In the year 2005, New Orleans was famously hit a major natural disaster that took lives and destroyed the homes and civilians. This wrath of Mother Nature became to be known as Hurricane Katrina, a category 5 hurricane with gusts peaking at 174/mph according to the Safir- Simpson wind scale (SSHS). With this Hurricane having its path directly on a city only being on average 1-2 feet below sea level, it created conditions for serious havoc (NOAA, 2012). The aftermath left a serious physical imprint on the city, which has the potential to never be removed. This imprint left by Hurricane Katrina caused extensive damage to 134,000 housing units, destroying multiple bridges along the Gulf Coast, as well as various buildings across the city, which led to harmful chemicals leaking into the water system, such as petroleum and natural gas. Finally, Hurricane Katrina also caused the main power grid to be disoriented for a number of weeks. As a result, the damage costs from the storm added up to be about $108 billion (2005 USD), which according to Eric Blake was the costliest storm ever to hit the United States (Blake et al. 2011). Hurricane Katrina perpetuated all of these tribulations, as it drastically altered the lives of the many inhabitants of New Orleans and they continue to face the repercussions of the storm in their day-to-day lives.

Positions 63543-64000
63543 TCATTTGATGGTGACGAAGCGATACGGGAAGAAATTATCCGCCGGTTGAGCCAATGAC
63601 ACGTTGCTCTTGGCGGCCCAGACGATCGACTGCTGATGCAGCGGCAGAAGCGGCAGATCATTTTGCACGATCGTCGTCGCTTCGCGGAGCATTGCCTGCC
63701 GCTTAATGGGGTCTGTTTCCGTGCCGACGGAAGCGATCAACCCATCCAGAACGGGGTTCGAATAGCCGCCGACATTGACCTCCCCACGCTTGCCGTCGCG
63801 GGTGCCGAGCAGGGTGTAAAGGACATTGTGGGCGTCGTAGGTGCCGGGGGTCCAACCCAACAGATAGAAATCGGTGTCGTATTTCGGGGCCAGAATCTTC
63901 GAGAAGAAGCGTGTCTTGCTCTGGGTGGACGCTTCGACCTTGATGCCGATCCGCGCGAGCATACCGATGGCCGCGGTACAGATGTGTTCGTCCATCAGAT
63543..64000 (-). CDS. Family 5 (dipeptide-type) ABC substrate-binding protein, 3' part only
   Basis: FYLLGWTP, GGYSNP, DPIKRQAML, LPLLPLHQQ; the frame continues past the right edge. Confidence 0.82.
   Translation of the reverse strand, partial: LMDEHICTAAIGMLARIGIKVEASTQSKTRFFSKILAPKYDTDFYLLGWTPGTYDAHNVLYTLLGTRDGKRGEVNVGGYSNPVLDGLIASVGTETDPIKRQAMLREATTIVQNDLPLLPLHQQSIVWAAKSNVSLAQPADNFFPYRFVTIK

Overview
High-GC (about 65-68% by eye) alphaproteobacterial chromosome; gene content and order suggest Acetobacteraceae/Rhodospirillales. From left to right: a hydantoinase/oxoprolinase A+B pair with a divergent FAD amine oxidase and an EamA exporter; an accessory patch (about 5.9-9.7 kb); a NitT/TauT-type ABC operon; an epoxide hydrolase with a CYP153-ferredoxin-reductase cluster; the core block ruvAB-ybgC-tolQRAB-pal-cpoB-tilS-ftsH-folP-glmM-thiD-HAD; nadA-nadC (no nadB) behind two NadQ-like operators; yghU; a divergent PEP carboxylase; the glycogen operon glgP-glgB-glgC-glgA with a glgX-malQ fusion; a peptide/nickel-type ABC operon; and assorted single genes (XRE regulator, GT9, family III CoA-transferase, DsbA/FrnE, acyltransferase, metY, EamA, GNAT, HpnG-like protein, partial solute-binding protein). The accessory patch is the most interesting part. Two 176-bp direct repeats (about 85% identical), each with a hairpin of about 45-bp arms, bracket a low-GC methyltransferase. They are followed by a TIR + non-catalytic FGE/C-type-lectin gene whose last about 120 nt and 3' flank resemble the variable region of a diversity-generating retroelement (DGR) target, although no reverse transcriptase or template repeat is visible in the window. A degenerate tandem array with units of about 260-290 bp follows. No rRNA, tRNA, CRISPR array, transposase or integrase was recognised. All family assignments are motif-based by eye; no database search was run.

Hurricane Katrina hit the southeastern coast of the United States in August of 2005. The eye of the storm went through the city of New Orleans and caused thousands of casualties and more than eighty billion dollars in damage (Schwartz). However, poor engineering and design allowed the immense flooding to breach the levee system and flood most of the metropolitan area. Despite the Delta Service Corps admitting that they knew of the possible failures for over twenty years, they claimed that insufficient budgets set by Congress and local governments prohibited them from restructuring and preserving the levees (Can We Save New Orleans?). Katrina was the third most intense land falling tropical storm in United States history. The combination of
On August 29th, 2005 Hurricane Katrina, also known as Katrina, made landfall along the Gulf Coast. It hit states such as Louisiana, Mississippi, and Alabama. As of today Hurricane Katrina is one the most destructive hurricanes to ever hit the United States. In total Katrina caused over one hundred billion dollars worth of damage. It left people homeless, starving, and in some cases dead. New Orleans, Louisiana was hit the hardest, “New Orleans will forever exist as two cities; the one that existed before that date, and the one after.” Even over a decade later, the effects of Hurricane Katrina can still be felt as the south continues to rebuild their lives and return to some normalcy.
Hurricane Katrina was a colossal storm with incredibly fierce winds resulting in the death of almost 2000 people. Because of the environmental conditions of the Gulf Coast, Katrina was able to build up wind speed and mass over the water at an exceptional rate. At its strongest, Katrina had hurricane force winds stretching out 104 miles, and tropical storm force winds reaching 230 miles from its eye. After breaching the coast of Louisiana and Mississippi, the